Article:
Resistance Bands Exercises
Resistance Bands Exercise Guide
Resistance training refers to using your limbs against a resistant force, this could be your own body weight, dumbbells/weights, gravity, and resistance bands.
Although resistance training methods share the same benefits such as increased muscle strength, endurance, and even effective weight loss – the different means of achieving these do not have the same results.
Traditional resistance training through weights provides “greater resistances with free weights” and more consistent muscle training due to the fixed resistance according to The Conversation (2020).
But this should not make you discount the health benefits that can be gained, although Resistance bands are less effective at building muscle mass; some research indicates that “athletes who add variable resistance to 1 training session per week may enhance their athletic performance” 
As a result of the varied resistance, it was found that athletes that incorporated resistance bands were able to achieve superior performance results compared to those who didn’t.
Therefore, traditional weightlifting is more suitable for gaining muscle mass but resistance bands have still been proven to be effective for improving muscle strength and muscle quality.
In a study  on the effects of training with elastic resistance versus conventional resistance on muscular strength it was found that “Elastic resistance training is able to promote similar strength gains to conventional resistance training, in different population profiles and using diverse protocols.”
Which asserts the claim earlier made about muscle strength. Similar results have been emulated in related studies, one article suggests that Resistance Bands are a “feasible alternative to dumbbells in flyes and reverse flyes”  in a study exploring the difference between resistance bands and conventional weight training in regard to Upper Body Muscle Activity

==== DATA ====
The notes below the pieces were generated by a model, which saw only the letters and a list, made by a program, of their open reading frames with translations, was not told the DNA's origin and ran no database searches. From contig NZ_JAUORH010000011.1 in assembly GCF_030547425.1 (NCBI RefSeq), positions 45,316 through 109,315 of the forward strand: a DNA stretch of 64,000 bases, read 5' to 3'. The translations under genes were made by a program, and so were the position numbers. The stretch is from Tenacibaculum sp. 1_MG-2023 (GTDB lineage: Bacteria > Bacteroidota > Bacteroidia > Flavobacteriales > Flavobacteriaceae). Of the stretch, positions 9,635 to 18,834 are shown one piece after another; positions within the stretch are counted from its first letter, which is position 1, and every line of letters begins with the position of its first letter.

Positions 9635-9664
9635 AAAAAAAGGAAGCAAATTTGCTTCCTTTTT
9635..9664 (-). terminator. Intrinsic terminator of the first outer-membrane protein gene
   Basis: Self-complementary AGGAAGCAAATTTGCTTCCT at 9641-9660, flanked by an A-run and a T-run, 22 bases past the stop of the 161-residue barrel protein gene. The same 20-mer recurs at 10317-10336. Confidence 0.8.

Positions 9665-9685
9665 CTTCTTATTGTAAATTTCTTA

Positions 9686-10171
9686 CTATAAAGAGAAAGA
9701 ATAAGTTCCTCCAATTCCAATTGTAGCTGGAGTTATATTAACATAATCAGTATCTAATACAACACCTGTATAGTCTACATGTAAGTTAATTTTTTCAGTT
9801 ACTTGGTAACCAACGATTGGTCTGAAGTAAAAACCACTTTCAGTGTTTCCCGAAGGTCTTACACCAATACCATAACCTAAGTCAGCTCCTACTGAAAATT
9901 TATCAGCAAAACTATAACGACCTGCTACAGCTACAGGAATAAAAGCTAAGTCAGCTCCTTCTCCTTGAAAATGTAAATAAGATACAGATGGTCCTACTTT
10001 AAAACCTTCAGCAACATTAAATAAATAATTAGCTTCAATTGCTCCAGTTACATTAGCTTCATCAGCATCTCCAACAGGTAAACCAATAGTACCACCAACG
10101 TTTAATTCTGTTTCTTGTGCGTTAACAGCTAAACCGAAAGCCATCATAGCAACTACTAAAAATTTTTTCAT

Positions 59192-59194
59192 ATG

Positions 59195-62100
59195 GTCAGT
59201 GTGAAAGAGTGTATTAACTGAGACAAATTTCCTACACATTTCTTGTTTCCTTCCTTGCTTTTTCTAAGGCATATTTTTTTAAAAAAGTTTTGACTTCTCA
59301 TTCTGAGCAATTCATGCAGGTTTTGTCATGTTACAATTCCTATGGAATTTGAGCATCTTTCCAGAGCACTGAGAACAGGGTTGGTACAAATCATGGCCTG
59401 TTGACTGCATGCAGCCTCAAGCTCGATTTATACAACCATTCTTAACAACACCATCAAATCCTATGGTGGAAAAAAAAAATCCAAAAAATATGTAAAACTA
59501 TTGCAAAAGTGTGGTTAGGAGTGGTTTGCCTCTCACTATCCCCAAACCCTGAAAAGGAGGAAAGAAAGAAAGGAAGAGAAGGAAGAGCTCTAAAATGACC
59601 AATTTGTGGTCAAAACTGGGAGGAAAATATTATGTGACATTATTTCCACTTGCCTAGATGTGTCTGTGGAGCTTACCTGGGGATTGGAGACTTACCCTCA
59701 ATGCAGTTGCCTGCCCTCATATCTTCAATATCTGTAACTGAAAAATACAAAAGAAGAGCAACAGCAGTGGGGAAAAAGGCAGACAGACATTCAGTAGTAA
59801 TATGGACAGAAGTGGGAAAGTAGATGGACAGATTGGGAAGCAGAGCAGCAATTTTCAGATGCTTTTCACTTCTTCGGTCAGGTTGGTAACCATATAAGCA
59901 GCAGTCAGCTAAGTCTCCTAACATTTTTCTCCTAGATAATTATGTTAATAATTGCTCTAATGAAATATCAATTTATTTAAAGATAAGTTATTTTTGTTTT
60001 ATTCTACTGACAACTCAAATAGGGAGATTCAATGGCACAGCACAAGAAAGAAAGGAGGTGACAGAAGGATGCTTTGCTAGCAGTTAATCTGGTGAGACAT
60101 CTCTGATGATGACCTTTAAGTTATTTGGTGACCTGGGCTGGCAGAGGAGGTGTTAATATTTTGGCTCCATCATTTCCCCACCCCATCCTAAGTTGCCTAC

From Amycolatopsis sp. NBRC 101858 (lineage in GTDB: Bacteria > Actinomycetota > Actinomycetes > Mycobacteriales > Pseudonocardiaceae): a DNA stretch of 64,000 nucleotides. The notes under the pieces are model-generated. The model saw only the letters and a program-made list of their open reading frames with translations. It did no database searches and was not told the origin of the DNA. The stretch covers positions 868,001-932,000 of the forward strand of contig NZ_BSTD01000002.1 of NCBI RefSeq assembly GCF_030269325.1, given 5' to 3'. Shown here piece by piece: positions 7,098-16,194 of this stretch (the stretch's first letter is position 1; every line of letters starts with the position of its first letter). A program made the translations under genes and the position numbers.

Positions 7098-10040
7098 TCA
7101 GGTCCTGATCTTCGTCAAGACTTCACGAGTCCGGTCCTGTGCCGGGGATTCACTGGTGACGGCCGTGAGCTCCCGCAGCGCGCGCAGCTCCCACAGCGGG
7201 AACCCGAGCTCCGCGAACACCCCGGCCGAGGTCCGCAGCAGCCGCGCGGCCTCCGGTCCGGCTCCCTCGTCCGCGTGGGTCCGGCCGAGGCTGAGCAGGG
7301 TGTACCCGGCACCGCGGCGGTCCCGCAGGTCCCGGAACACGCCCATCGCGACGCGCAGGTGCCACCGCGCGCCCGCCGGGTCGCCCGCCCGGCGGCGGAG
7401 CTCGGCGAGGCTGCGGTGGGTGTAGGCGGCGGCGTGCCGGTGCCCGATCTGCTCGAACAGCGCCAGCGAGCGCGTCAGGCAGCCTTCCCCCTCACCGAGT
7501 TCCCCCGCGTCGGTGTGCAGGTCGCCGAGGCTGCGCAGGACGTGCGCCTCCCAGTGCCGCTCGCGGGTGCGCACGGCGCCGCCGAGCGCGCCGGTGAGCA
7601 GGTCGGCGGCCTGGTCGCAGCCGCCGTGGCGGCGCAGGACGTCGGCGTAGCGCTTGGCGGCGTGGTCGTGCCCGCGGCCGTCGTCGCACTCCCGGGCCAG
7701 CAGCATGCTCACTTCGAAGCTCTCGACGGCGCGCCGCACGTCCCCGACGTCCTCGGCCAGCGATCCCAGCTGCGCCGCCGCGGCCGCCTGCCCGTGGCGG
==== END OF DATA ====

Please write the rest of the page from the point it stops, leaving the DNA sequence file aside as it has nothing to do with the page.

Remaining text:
This is interesting as some studies found that “Changes in muscle size and activity were insignificant”  so although resistance bands have proven that they are a more viable option for muscle strengthening due to the varied consistency and achieve similar levels of muscle activity as free weights in certain key muscle groups, in reality, they do not offer the same muscle-building benefits and often fail to emulate the muscle activity achieved from weighted resistance training.
This essentially means that resistance bands aren’t an equal alternative for free-weight resistance training but the reasons why they fail to produce the same results as free weights in muscle gain, make resistance bands and better option for muscle strength, endurance and sometimes even muscle activity.
Most people who are interested in using resistance bands don't really care about significantly building muscle size though so falling short in this regard doesn't really matter, especially since the people more likely to use Elastic resistance training will actually gain muscle from it as these people include groups such as the elderly who lose significant amounts of muscle size with age and therefore can gain it back a lot easier, severely overweight people and people with genetic degenerative disorders that affect muscle size.
In a study on
Now that we have assessed the effectiveness of Resistance Bands in relation to the more traditional resistance training method, we will evaluate why resistance bands could be your solution to working out.
The most obvious benefit of using Resistance Bands as opposed to going to the gym or investing in a set of weights is that they are inexpensive and offer you a cheaper alternative while achieving relatively similar results, another apparent reason for using Resistance bands over free weights is that you could easily do Resistant band workouts at home in a relatively confined space and they’re quite easy to take on the go with you to the office or a training session.
Uses of Resistance Bands
- Home Workout without having to go to the gym
- Light Workouts
- Warm-ups for training sessions/events/matches